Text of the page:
Workers and Markets

This manifesto, from 1999, provides an interesting step into exploring the free market and copyright issues. Titled cluetrain manifesto, it is referred to by Mary Hess in a wonderful address she made to the Association of Theological Librarians.
There is a market all over Latin America for religious resources. The team of Roberto Viola, Eloisa Chouy and five other creative catechists in Montevideo, Uruguay have long been saying, “Our videos are all over Latin America. We get e-mails from people saying that they saw our videos even in Cuba.” Eloisa and team have not seen a penny because the copies are all pirated. Noone in latin America has yet figured out a way to distribute religious resources, yet people who need them have from time to time found a way to get them. The Uruguayan team think piracy has been great because their work is being done.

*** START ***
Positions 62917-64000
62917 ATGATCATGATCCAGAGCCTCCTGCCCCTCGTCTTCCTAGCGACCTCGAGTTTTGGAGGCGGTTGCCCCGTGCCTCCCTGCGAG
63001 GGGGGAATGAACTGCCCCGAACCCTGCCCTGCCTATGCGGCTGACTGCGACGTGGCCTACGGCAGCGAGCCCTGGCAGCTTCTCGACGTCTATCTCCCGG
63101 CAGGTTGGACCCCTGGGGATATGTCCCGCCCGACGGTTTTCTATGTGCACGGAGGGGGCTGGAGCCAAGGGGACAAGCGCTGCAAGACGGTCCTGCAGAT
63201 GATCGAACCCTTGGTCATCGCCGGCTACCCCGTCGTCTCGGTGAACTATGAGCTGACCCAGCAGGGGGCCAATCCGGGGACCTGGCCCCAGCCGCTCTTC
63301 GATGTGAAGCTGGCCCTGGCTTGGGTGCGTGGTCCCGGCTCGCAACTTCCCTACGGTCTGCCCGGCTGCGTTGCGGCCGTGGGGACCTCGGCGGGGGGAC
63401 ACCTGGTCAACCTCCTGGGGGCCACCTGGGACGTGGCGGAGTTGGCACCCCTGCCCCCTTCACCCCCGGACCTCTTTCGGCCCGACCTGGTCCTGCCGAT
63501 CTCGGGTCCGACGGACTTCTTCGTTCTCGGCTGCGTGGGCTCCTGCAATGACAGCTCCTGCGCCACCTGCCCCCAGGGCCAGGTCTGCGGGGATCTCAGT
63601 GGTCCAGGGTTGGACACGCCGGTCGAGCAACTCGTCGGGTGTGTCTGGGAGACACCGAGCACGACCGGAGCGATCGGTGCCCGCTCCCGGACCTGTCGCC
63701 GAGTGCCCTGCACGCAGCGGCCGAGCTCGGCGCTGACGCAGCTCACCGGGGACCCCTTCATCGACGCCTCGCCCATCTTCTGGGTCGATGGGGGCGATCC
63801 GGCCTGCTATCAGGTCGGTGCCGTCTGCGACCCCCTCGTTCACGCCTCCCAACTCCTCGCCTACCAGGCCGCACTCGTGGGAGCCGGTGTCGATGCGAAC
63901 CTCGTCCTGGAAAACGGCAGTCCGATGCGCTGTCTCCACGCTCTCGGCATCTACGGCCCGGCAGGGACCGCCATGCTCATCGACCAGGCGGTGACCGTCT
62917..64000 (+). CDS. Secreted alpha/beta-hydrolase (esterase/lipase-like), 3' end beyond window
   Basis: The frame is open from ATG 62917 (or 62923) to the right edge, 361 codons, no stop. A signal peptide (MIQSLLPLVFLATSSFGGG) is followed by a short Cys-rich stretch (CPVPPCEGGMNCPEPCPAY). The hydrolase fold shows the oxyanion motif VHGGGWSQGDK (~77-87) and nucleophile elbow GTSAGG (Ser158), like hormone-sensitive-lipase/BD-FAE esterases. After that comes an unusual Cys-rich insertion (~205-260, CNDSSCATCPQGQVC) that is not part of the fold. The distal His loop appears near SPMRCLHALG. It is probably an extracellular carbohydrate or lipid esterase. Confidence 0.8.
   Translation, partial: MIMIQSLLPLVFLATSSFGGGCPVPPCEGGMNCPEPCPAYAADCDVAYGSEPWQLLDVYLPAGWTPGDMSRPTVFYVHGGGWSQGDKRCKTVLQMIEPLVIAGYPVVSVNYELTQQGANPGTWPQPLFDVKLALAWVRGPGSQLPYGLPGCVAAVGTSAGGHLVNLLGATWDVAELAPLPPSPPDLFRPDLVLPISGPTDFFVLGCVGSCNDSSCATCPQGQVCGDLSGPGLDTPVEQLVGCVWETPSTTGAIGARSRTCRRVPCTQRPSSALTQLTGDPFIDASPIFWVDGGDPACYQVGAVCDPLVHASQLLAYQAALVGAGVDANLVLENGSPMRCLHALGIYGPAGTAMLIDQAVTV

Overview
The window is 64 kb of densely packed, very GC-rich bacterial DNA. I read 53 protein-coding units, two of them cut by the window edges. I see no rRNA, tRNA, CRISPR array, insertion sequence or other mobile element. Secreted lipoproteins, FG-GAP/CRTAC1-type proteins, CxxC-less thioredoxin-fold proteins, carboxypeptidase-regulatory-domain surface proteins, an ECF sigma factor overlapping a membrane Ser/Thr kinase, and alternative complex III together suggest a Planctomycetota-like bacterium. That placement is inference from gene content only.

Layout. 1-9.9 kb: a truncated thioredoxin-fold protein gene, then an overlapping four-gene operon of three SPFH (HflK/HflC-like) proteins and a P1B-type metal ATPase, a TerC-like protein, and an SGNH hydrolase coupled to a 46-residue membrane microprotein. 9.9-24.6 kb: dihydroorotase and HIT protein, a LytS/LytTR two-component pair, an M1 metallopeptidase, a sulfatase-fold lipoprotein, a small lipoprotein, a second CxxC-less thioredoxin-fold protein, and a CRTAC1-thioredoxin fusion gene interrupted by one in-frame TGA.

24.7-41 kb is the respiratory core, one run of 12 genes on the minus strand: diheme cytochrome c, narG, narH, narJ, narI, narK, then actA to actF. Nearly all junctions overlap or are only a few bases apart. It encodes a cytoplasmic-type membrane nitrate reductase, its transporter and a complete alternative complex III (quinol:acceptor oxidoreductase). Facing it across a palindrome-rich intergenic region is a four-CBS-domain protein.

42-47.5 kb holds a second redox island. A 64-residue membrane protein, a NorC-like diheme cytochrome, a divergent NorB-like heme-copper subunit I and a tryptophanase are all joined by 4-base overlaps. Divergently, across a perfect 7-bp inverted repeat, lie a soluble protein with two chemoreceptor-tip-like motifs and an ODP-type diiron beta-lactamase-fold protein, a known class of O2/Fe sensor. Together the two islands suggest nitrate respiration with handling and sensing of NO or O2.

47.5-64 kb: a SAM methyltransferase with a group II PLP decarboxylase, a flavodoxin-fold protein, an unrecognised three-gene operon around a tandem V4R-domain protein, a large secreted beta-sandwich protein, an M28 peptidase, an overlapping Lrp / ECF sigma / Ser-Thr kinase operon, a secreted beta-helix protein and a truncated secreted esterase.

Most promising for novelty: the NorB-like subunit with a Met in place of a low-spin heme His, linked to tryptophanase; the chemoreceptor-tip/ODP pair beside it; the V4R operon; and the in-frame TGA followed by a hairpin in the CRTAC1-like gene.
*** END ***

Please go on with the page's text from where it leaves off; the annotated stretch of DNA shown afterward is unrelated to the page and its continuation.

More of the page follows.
Now on their website they’ve made their resources also available. Even their on-line course on Christology is free — but requires a commitment. They work day jobs and do this in the evenings and on weekends and have been doing so for years. Refreshing.
Now let’s give some more thought to making these materials more accessible to schools, community groups and churches.

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